Although implications and overtones of panhellenic festivals should not be seen as straightforward political moves, it is well accepted that a gathering of the powerful Hellenes every four years provided plenty of opportunities of varied activities that were of a political character and, of course, for diplomatic negotiations, usually quiet. Cities took the opportunity to make policy statements through public oration, since they knew that they were going to be widely publicised. Finley reports that treaties and other state documents were frequently publicly displayed in Olympia, inscribed on stone or bronze plaques, as, for example, the Decree of the Acharnanian League in c.216BC. Finley argues that "The deposition of this Decree in Olympia is an example of a common custom of solemnising public documents by placing copies in the great panhellenic shrine of Zeus." Although it might be a rather generalised statement, victorious athletes were tempted to and frequently actually entering the political field. The best example on that is definitely Alcibiades, son of Cleinias, who "illustrates the interplay between Games and politics", according to Finley. Alcibiades actually used his Olympic victories as one of his arguments in the public debate held in Athens over the launching of the Sicilian Expedition, dated c.415BC. Victors in the chariot race had a claim to be taken seriously, and in such Ekklesia debates personalities were discussed alongside any other arguments. An extreme aspect of the behaviour associated with Olympic victors is the fact that a number of them may go on to act as tyrants. Pausanias (6.9) delivers the story of Cleomedes of Astypalaea, who destroyed a school by throwing a discus some years after his victory in the Games. Instead of punishment, the Oracle said to treat him as a hero. However, we have to mention that not every outstanding athlete was interested in politics and some even entered the political field only when they were old enough and had to retire from the Games, as, for example, Theogenes.

As seen, literary evidence provides us with more opportunity to explore the other, of significantly minor importance, social and political influences of the panhellenic festivals. Apart from the historical, another form of evidence for victories in Olympia, Nemea, Isthmia and Delphi were the Victory Odes. Pindar of Thebes, writing in the early 5th c. BC named about thirty other contests apart from the major ones and implied that many more existed. The glory (kleos) of the victors was celebrated by Pindar in his Epiniceian ("victory") Odes. They were written for public performance, and many dedicators are from Italy and Sicily, while fewer from Athens. In these Odes, there was a celebration of the individual, his ancestry and his city, as well, set in the framework of an appropriate myth.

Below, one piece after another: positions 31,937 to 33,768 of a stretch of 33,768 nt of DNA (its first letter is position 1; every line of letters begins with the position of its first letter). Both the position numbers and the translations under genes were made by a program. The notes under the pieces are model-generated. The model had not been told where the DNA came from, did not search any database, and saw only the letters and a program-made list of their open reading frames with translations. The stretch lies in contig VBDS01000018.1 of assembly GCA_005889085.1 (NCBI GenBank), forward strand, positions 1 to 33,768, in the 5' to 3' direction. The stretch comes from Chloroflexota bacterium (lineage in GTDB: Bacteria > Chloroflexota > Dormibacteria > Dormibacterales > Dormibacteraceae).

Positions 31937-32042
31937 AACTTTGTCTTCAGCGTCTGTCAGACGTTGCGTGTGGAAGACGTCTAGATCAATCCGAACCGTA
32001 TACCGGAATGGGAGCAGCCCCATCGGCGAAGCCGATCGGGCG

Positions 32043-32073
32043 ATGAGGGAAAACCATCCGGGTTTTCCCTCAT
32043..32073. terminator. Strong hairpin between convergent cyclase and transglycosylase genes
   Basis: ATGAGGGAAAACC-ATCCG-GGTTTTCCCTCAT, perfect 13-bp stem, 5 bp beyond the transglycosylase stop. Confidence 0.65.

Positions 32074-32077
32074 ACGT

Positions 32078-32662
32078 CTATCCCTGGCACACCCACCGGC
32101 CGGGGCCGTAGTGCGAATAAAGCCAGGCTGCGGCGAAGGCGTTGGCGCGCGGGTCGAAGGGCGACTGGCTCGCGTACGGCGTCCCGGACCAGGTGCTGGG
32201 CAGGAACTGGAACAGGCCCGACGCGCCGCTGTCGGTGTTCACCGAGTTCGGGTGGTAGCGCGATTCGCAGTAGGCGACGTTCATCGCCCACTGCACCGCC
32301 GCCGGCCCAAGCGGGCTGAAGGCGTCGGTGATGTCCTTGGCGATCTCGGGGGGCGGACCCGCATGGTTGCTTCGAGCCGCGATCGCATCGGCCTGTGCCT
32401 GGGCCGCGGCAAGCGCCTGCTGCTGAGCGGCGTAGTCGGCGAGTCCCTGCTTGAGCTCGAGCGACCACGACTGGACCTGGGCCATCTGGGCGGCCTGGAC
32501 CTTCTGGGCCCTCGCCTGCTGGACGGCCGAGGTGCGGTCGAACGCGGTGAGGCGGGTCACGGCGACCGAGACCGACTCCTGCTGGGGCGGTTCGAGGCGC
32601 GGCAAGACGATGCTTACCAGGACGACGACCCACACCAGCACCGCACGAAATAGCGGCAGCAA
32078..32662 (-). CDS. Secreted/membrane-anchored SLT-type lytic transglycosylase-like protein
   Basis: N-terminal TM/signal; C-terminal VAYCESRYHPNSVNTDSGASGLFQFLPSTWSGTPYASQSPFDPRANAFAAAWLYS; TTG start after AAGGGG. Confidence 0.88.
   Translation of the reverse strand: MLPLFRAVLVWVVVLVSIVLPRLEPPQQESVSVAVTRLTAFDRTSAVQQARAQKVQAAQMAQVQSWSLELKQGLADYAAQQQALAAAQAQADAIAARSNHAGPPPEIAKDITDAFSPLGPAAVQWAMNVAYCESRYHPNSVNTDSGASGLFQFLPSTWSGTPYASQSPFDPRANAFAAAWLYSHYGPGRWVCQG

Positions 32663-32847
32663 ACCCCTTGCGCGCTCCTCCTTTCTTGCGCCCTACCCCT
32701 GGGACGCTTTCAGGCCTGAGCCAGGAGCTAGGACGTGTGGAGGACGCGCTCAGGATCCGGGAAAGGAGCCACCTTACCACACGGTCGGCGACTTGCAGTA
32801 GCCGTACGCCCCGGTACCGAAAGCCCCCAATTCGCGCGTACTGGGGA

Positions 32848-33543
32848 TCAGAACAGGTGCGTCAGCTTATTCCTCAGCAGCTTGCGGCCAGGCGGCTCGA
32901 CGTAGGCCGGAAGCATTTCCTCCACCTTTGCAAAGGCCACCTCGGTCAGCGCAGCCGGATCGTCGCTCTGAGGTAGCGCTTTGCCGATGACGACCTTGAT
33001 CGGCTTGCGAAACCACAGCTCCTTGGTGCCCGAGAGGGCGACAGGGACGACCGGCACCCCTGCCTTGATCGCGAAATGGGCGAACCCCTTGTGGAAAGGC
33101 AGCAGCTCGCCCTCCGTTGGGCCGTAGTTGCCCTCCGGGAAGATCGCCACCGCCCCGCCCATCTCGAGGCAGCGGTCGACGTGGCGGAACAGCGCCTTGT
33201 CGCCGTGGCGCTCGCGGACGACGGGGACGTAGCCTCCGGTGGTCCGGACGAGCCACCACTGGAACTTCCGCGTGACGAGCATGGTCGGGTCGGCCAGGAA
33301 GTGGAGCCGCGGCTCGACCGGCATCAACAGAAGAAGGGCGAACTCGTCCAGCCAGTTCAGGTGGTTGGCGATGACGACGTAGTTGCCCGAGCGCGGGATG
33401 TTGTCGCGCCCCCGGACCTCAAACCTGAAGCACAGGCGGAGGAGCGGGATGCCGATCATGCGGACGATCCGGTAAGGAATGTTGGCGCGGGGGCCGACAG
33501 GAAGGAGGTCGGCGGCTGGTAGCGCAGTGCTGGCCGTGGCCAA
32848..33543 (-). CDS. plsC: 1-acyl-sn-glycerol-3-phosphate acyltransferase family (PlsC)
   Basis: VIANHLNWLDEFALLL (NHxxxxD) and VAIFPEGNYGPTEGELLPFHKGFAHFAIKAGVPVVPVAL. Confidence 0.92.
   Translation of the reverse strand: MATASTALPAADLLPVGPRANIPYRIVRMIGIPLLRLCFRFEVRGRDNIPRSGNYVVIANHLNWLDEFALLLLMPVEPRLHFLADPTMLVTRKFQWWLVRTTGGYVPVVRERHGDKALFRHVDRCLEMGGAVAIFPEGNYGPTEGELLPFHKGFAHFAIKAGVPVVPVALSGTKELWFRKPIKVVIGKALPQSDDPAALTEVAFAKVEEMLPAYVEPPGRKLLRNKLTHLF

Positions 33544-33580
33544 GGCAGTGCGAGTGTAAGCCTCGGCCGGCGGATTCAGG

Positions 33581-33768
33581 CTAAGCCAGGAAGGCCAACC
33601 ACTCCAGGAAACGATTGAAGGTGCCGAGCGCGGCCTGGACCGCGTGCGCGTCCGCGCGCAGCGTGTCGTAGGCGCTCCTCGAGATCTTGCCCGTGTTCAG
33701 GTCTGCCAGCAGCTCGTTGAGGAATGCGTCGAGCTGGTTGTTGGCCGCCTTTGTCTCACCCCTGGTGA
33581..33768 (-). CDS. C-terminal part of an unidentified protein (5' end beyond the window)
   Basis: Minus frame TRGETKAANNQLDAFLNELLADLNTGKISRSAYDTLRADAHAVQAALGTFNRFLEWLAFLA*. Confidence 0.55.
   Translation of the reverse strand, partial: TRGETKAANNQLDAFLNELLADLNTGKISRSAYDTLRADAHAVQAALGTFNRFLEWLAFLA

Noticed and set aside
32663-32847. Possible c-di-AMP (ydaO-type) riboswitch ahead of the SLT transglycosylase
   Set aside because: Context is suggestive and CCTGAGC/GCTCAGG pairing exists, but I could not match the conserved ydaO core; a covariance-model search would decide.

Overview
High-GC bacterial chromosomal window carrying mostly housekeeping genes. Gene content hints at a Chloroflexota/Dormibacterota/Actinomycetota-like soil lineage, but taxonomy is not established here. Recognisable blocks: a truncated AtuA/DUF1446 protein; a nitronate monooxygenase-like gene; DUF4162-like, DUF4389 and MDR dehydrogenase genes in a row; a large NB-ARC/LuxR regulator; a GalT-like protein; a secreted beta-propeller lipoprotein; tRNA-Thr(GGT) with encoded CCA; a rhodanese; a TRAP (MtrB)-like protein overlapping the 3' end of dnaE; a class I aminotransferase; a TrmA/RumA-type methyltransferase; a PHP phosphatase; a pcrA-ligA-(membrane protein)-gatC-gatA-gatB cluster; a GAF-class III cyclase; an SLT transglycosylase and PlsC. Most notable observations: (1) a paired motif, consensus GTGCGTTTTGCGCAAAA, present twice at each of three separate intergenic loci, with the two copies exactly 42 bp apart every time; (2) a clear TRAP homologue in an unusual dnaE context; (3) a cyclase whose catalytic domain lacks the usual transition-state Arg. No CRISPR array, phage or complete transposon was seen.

Xenia and philoxenia (hospitality and friendliness towards strangers) were two fundamental elements of Greek society in Archaic and Classical years. The panhellenic nature of the Games, therefore, allowed for the establishment and renewal of these bonds - especially when it comes to meeting on neutral grounds under the strict enforcement of the Truce. Pindar himself praises the xenoi, as well as the victorious citizens. Anyway, we must always keep in mind that one of the characteristics of Zeus, in whose honour the Olympic and Nemean Games were held, was "Xenios" (of the guests), which makes this side of the festivals another form of dedication to the him. Everything that occurred in the Games was, in other words, under his patronage.

The case of women in relation with the panhellenic festivals is another example that proves how religion integrated in civic life. Much has been debated on the suppressed role of women in Classical Athens, who were, however, priestesses of Athena, and virgins even carried her peplos in the Grand Panathenaic procession. Married women were not allowed to take part in or even attend the Olympic Games, where men competed without clothes, but apparently the ban applied only to married women as Pausanias states elsewhere that "virgins were not refused admission". Unfortunately, no other written evidence survives to explain this discrimination, but perhaps, as was the case in Athens, but it seems that only virgins were considered to be pure enough to attend sacred rites. Nevertheless, women had their own separate festival at Olympia on a different date in honour of Hera, the wife of Zeus. Worth mentioning is also that the Pythia of the Delphic oracle was a mature virgin woman, usually of low class.

In conclusion, the major panhellenic festivals were considerably affected by and also affected themselves both the social and the political life of the Greek poleis, their most essential influence probably being Panhellenic and National, in that they definitely contributed to the reinforcement of the National Consciousness, although "National" is perhaps not the best word - it is not clear what precisely it refers to, especially in Greek Antiquity.

Select Bibliography
M.I Finley / H.W Pleket, The Olympic Games: the first thousand years (London, 1976)

C. Morgan, Athletes and Oracles: the transformation of Olympia and Delphi in the eighth century BC (Cambridge, 1990)

J. Swaddling, The ancient Olympic Games (London, 1980)

R. Osborne, Greece in the Making 1200-479BC (London, 1996)

Bruit Zaidman and Schmitt Pantel, Religion in the ancient Greek City, (Cambridge,1999)

U. Wilcken, Griechische Geschichte (im Rahmen der Altertumsgeschichte) (Muenchen, 1962) O. Murray, Early Greece (Cambridge, Mass., 1993)

Greek Literature-An Anthology (Penguin Classics,1990)

A Tour of AncientOlympia - Perseus